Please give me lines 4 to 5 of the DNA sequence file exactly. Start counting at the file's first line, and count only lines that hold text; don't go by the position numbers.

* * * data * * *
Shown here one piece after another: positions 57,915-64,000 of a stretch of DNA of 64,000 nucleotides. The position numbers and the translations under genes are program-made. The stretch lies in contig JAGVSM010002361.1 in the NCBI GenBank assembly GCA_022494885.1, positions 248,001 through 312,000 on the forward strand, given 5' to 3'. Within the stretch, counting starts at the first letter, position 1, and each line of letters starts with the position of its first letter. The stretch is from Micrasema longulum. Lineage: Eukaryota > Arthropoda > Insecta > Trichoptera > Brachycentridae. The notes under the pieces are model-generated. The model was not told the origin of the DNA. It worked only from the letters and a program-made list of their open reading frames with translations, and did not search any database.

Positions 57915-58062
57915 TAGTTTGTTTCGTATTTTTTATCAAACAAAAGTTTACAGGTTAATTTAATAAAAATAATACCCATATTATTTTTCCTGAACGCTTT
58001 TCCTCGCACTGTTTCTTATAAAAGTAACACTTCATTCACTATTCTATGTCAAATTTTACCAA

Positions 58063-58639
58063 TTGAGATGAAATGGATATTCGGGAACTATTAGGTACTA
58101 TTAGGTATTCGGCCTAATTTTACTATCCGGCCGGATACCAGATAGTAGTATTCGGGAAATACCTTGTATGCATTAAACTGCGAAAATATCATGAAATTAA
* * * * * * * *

58001 TCCTCGCACTGTTTCTTATAAAAGTAACACTTCATTCACTATTCTATGTCAAATTTTACCAA

Positions 58063-58639